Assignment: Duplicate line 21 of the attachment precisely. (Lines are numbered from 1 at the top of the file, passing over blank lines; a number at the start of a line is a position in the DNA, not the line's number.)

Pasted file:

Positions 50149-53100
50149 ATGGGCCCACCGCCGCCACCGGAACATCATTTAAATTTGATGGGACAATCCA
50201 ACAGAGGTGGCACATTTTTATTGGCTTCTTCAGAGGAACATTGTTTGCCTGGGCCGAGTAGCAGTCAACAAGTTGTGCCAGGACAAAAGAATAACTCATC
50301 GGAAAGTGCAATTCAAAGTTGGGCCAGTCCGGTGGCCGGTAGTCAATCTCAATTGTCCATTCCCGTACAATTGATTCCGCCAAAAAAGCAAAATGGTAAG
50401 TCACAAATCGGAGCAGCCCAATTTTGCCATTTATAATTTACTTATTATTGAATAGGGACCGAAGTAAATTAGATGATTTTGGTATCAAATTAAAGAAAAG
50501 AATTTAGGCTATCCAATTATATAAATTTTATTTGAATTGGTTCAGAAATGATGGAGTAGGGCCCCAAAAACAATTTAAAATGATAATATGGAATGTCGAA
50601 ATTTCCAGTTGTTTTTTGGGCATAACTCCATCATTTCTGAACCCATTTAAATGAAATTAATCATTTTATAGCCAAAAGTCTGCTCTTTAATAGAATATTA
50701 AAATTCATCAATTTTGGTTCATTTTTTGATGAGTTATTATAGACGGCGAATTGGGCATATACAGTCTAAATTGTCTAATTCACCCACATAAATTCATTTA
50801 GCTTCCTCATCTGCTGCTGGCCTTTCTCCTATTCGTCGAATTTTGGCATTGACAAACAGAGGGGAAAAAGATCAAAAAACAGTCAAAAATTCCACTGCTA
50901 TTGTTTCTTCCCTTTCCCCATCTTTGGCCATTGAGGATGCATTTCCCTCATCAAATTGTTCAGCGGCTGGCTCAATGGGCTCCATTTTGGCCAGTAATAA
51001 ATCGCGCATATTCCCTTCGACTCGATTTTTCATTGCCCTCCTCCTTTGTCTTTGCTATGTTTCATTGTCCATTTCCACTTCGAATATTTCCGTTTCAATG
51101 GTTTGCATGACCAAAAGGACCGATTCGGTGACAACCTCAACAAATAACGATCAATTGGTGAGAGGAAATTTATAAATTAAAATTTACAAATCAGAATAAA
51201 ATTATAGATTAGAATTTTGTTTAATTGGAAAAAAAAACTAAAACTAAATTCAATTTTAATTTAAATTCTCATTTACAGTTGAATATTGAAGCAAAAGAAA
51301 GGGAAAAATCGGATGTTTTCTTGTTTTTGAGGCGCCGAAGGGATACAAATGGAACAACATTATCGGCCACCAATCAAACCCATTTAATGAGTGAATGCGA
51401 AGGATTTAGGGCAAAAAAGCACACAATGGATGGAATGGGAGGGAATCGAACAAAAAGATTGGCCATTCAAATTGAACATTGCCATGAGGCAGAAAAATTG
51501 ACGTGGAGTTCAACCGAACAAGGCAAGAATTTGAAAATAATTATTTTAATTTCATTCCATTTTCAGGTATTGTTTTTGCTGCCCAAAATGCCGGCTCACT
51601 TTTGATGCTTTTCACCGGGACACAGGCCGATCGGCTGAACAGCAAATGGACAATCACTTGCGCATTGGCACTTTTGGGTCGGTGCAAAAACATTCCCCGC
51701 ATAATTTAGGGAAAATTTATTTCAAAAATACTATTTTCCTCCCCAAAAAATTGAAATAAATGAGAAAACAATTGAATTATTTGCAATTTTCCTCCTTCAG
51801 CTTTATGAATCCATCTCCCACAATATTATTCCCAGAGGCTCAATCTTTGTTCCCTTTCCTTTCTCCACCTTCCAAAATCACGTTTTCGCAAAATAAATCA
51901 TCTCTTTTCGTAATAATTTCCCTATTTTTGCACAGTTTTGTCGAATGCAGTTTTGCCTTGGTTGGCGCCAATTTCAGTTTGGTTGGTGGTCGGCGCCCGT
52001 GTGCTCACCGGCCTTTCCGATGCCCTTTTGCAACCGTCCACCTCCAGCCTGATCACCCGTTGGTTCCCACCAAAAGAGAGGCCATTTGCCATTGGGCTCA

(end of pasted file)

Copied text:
52001 GTGCTCACCGGCCTTTCCGATGCCCTTTTGCAACCGTCCACCTCCAGCCTGATCACCCGTTGGTTCCCACCAAAAGAGAGGCCATTTGCCATTGGGCTCA